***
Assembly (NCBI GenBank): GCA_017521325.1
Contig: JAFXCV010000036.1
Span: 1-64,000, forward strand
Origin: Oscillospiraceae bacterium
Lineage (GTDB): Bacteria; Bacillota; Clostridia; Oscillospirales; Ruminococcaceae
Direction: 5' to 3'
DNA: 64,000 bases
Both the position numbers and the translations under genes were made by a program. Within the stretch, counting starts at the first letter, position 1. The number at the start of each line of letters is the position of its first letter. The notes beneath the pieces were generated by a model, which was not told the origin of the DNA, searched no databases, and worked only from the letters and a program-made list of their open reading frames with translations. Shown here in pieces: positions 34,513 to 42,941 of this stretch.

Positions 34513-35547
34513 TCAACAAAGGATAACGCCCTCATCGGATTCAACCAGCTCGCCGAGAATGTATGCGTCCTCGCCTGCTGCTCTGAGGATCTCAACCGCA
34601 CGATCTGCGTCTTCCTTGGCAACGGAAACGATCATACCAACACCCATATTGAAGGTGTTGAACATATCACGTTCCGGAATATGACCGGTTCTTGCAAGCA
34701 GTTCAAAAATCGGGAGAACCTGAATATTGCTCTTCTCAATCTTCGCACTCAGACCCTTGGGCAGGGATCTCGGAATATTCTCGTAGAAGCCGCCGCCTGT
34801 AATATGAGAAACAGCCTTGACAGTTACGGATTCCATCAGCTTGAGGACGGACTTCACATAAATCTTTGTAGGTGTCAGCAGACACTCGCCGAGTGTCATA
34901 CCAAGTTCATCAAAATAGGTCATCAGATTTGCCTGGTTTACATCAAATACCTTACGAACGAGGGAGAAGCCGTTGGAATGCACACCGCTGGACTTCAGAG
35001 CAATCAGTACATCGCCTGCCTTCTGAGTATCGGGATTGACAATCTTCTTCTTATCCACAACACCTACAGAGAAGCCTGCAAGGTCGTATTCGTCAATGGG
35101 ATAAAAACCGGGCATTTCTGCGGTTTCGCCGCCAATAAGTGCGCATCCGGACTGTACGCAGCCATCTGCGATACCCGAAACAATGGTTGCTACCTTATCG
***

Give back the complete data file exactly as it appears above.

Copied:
Assembly (NCBI GenBank): GCA_017521325.1
Contig: JAFXCV010000036.1
Span: 1-64,000, forward strand
Origin: Oscillospiraceae bacterium
Lineage (GTDB): Bacteria; Bacillota; Clostridia; Oscillospirales; Ruminococcaceae
Direction: 5' to 3'
DNA: 64,000 bases
Both the position numbers and the translations under genes were made by a program. Within the stretch, counting starts at the first letter, position 1. The number at the start of each line of letters is the position of its first letter. The notes beneath the pieces were generated by a model, which was not told the origin of the DNA, searched no databases, and worked only from the letters and a program-made list of their open reading frames with translations. Shown here in pieces: positions 34,513 to 42,941 of this stretch.

Positions 34513-35547
34513 TCAACAAAGGATAACGCCCTCATCGGATTCAACCAGCTCGCCGAGAATGTATGCGTCCTCGCCTGCTGCTCTGAGGATCTCAACCGCA
34601 CGATCTGCGTCTTCCTTGGCAACGGAAACGATCATACCAACACCCATATTGAAGGTGTTGAACATATCACGTTCCGGAATATGACCGGTTCTTGCAAGCA
34701 GTTCAAAAATCGGGAGAACCTGAATATTGCTCTTCTCAATCTTCGCACTCAGACCCTTGGGCAGGGATCTCGGAATATTCTCGTAGAAGCCGCCGCCTGT
34801 AATATGAGAAACAGCCTTGACAGTTACGGATTCCATCAGCTTGAGGACGGACTTCACATAAATCTTTGTAGGTGTCAGCAGACACTCGCCGAGTGTCATA
34901 CCAAGTTCATCAAAATAGGTCATCAGATTTGCCTGGTTTACATCAAATACCTTACGAACGAGGGAGAAGCCGTTGGAATGCACACCGCTGGACTTCAGAG
35001 CAATCAGTACATCGCCTGCCTTCTGAGTATCGGGATTGACAATCTTCTTCTTATCCACAACACCTACAGAGAAGCCTGCAAGGTCGTATTCGTCAATGGG
35101 ATAAAAACCGGGCATTTCTGCGGTTTCGCCGCCAATAAGTGCGCATCCGGACTGTACGCAGCCATCTGCGATACCCGAAACAATGGTTGCTACCTTATCG